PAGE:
The Data 

Below are the results of our study. You can sort the table by category or search for your state directly.

State

Rank

Population

Solar installation 2022 (megawatts)

Number of Residences Powered by Solar in 2022

Percent of State's Total Electricity

Money Invested in Solar

Tax Incentives 

California

1

38,959,247

35,950

8,548,370

23.6

$73,700,000,000

no

Massachusetts

2

6,962,372

3,927

545,258

18.5

$9,100,000,000

yes

Arizona

3

7,408,017

5,743

810,751

8

$13,900,000,000

yes

Hawaii

4

1,433,336

1,477

356,477

17

$3,400,000,000

yes

Nevada

5

3,201,212

4,967

672,070

15.3

$7,800,000,000

no

Texas

6

29,947,238

13,947

1,082,407

2.3

$11,200,000,000

no

North Carolina

7

10,678,831

7,935

859,707

7.5

$10,100,000,000

no

Florida

8

22,040,323

9,012

842,897

3.4

$9,600,000,000

no

Utah

9

3,426,431

2,616

442,889

8.3

$3,500,000,000

yes

New Jersey

10

9,242,109

3,992

586,709

6.6

$14,800,000,000

no

New York

11

19,415,392

3,586

474,848

2.7

$7,000,000,000

yes

Vermont

12

647,378

401

69,026

14.5

$729,000,000

no

New Mexico

13

2,113,550

1,289

287,628

6.1

$2,300,000,000

yes

South Carolina

14

5,259,222

1,936

222,247

2.4

$2,300,000,000

yes

Georgia

15

10,852,484

4,299

359,160

3.5

$3,700,000,000

no

Idaho

16

1,981,332

608

79,587

3.5

$817,000,000

yes

Colorado

17

5,855,078

2,236

340,720

4.1

$4,300,000,000

no

Maryland

18

6,157,731

1,459

153,463

4.3

$3,900,000,000

no

Virginia

19

8,662,151

3,790

280,993

2

$2,800,000,000

no

Rhode Island

20

1,094,843

576

73,698

6.6

$644,000,000

no

Minnesota

21

5,702,253

1,700

215,771

3.4

$2,400,000,000

no

Iowa

22

3,196,911

510

54,792

0.5

$568,000,000

yes

Montana

23

1,125,473

125

16,699

0.3

$160,000,000

yes

Connecticut

24

3,609,924

1,131

130,963

2.4

$2,400,000,000

no

Oregon

25

4,259,743

1,293

144,197

2.3

$1,800,000,000

no

Delaware

26

1,012,615

171

18,101

3.9

$504,000,000

no

Pennsylvania

27

12,916,089

936

96,859

0.4

$2,900,000,000

no

Illinois

28

12,518,144

1,465

89,781

0.4

$1,400,000,000

no

Indiana

29

6,831,167

1,366

111,763

0.7

$1,200,000,000

no

Ohio

30

11,767,059

890

63,137

0.4

$1,300,000,000

no

Michigan

31

10,032,720

927

83,045

0.4

$714,000,000

no

Wisconsin

32

5,903,573

855

71,572

0.5

$644,000,000

no

Tennessee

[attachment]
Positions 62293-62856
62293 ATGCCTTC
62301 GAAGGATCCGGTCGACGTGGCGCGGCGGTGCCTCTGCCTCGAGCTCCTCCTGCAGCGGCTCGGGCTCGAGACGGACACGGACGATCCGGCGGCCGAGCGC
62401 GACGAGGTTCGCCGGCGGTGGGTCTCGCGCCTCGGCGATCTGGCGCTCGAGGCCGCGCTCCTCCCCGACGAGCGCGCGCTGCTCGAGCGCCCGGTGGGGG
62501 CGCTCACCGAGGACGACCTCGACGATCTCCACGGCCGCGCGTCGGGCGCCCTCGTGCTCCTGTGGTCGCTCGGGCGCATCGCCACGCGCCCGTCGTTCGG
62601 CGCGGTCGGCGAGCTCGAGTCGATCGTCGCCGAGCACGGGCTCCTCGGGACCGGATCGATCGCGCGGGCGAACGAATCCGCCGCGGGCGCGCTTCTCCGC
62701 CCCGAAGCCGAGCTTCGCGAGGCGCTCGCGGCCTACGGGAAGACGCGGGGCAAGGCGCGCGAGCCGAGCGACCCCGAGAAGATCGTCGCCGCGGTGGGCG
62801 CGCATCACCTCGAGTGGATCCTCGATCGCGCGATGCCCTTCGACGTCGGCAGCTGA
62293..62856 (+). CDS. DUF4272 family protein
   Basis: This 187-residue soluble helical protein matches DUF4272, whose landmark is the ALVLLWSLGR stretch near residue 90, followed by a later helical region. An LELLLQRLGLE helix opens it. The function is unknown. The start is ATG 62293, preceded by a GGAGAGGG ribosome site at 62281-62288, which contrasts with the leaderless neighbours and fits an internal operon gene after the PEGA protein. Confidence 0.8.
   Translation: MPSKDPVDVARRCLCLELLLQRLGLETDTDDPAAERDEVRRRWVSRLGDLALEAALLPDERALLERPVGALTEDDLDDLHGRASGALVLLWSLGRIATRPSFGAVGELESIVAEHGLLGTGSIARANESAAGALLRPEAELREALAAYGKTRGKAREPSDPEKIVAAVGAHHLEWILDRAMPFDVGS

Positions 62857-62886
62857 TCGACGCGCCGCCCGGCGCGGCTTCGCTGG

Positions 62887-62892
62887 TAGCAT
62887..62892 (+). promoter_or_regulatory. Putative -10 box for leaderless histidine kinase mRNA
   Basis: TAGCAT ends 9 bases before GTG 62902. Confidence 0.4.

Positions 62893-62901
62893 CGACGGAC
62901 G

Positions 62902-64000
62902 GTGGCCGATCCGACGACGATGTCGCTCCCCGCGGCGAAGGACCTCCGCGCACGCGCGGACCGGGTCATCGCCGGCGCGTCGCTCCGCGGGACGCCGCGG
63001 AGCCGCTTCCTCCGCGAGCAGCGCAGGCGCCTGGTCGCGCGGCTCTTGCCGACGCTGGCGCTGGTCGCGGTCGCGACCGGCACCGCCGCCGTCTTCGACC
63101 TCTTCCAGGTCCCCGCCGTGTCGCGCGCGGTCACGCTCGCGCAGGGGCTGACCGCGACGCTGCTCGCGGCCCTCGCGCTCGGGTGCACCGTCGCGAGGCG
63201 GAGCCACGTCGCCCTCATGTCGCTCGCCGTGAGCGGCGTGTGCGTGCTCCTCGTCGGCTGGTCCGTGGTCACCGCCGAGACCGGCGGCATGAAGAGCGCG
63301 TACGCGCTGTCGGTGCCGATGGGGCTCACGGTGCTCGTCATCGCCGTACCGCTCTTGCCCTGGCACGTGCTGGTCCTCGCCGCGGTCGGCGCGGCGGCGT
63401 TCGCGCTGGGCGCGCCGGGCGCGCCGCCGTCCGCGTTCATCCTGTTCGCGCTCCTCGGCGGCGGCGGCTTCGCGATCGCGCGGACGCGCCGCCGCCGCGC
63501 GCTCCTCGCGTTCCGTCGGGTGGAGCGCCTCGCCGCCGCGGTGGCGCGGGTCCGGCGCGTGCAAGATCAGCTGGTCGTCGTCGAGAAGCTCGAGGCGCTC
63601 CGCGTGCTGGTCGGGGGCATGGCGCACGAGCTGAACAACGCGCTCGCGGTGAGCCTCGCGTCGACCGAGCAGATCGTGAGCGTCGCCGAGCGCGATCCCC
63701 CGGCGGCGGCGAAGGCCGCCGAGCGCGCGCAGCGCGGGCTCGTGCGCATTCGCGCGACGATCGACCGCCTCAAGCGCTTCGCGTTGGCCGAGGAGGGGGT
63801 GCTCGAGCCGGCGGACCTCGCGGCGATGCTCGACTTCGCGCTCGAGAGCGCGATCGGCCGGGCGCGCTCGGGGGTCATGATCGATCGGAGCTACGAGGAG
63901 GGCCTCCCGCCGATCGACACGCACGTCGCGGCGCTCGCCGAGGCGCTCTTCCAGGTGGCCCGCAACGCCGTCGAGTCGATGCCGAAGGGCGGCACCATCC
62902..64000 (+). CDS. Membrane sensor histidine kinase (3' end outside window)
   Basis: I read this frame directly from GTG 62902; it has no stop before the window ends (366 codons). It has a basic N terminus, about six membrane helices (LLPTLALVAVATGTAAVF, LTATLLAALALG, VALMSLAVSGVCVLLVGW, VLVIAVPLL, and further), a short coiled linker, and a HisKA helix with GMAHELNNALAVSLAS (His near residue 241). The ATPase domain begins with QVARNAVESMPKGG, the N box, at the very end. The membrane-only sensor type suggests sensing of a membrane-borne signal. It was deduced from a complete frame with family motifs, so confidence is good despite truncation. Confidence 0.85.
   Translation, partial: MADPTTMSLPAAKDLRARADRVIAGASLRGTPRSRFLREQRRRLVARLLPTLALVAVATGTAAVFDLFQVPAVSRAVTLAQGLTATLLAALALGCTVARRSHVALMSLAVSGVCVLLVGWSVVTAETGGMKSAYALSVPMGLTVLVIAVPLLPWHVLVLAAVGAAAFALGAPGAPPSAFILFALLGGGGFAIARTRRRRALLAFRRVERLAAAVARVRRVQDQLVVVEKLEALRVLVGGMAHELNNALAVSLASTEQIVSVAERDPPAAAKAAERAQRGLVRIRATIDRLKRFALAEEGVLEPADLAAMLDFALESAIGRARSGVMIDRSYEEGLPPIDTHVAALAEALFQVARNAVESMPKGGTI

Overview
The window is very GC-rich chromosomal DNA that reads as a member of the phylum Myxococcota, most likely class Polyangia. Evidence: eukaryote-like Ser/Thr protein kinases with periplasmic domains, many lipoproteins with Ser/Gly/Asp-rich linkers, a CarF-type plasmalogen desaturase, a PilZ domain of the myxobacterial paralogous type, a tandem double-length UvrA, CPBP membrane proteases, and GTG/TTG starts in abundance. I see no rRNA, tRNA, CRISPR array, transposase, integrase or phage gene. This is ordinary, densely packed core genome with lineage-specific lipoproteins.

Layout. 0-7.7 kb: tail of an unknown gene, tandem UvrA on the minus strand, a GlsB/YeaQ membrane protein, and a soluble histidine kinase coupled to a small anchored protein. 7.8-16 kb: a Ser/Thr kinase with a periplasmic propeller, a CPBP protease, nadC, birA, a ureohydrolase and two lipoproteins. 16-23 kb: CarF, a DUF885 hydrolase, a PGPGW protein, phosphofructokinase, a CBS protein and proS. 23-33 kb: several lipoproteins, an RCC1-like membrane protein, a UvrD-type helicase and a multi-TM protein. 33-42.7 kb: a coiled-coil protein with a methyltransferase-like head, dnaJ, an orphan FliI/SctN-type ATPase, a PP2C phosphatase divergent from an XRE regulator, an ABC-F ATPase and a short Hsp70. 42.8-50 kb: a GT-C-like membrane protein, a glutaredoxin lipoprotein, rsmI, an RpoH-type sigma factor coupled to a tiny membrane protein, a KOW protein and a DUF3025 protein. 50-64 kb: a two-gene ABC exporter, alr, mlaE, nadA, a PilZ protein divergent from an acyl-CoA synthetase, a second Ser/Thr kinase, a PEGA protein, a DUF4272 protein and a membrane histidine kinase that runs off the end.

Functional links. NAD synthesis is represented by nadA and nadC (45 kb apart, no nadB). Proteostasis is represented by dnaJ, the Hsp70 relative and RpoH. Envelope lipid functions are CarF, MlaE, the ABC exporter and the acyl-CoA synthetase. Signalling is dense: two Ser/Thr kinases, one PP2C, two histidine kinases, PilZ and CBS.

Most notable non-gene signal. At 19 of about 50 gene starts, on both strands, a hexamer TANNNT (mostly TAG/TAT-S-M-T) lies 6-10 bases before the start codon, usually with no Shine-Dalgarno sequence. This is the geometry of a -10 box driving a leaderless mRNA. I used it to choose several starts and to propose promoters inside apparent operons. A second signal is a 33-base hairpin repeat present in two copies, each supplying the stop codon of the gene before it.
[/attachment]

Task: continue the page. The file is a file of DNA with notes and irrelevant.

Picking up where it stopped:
33

7,059,618

608

35,968

0.6

$877,000,000

no

Maine

34

1,381,441

486

44,523

1.4

$349,000,000

no

Missouri

35

6,180,523

358

33,187

0.7

$774,000,000

no

Arkansas

36

3,042,231

579

43,550

0.8

$486,000,000

no

Washington

37

7,765,004

314

25,938

0.3

$707,000,000

no

Alabama

38

5,056,005

578

30,531

0.3

$341,000,000

no

Mississippi

39

2,940,820

320

34,294

0.7

$354,000,000

no

New Hampshire

40

1,405,243

175

21,763

1

$351,000,000

no

Louisiana

41

4,576,882

208

18,248

0.4

$465,000,000

no

Kentucky

42

4,519,315

74

6,241

0.2

$116,000,000

no

Oklahoma

43

4,018,931

93

9,557

0.1

$131,000,000

no

Wyoming

44

581,813

143

22,382

0.4

$153,000,000

no

Kansas

45

2,928,419

97

12,559

0.2

$134,000,000

no

Nebraska

46

1,966,441

73

7,931

0.2

$91,000,000

no

West Virginia

47

1,773,866

20

1,134

0.03

$33,000,000

no

Alaska

48

731,721

15

1,496

0.1

$32,000,000

no

South Dakota

49

905,404

2

213

0.02

$4,000,000

no

North Dakota

50

770,221

1

113

0

$2,000,000

no

Final Thoughts

The states at the top of this list possess robust solar programs while encouraging their residents to invest in green energy. The most prosperous are also those situated in regions with large amounts of sunlight, making solar energy more efficient for residents. Overall, the future of solar energy looks bright, as the popularity of this renewable energy is only increasing. 

As solar energy becomes more efficient and less costly, it seems likely that even fossil fuel-reliant states will begin to adopt solar power. For example, states like Florida, which resisted solar power for years, eventually turned over a new leaf, embracing this technology in the late 2010s. With this in mind, it’s hard not to be optimistic about the future of solar energy in the United States. 

FAQ

What Areas of the U.S. Receive the Most Sunlight?

The Southwestern portion of the United States receives the most sun on average, specifically in states like Arizona, California, Texas, New Mexico, Nevada, Utah, and Colorado. While in the Southeast, Florida also receives a lot of sunlight. 

How Much Do Solar Panels Cost? 

A full solar power system can cost anywhere from $5,000 to over $40,000. Most homes can be fully powered with a solar power system costing around $16,000. 

How Many Solar Panels Does it Take to Power a Home? 

Depending on your home size and power requirements, you’ll typically need between 20 to 24 solar panels in a system to keep your home powered. Factors like area, weather, season, and appliance usage can affect this number. 

Are Solar Panels Affordable? 

For most households to afford solar panels, they’ll need to take advantage of the Federal Solar Tax Credit Program alongside local incentives like state tax credits, rebates, sales tax reductions, property tax deferments, and net metering. State incentives vary significantly across the country, and homeowners should research these programs before investing in solar. 

Methodology

To find the most and least solar-friendly states, we analyzed solar data from SEIA and Choose Energy among other sources listed below. We analyzed data for 50 states in 2022. We used factors such as population, installation quantity, investment in solar programs, percentage of energy covered by solar, the number of residences powered by solar, and tax incentives in each state to rank the states with the most solar-friendly foundations. 

Sources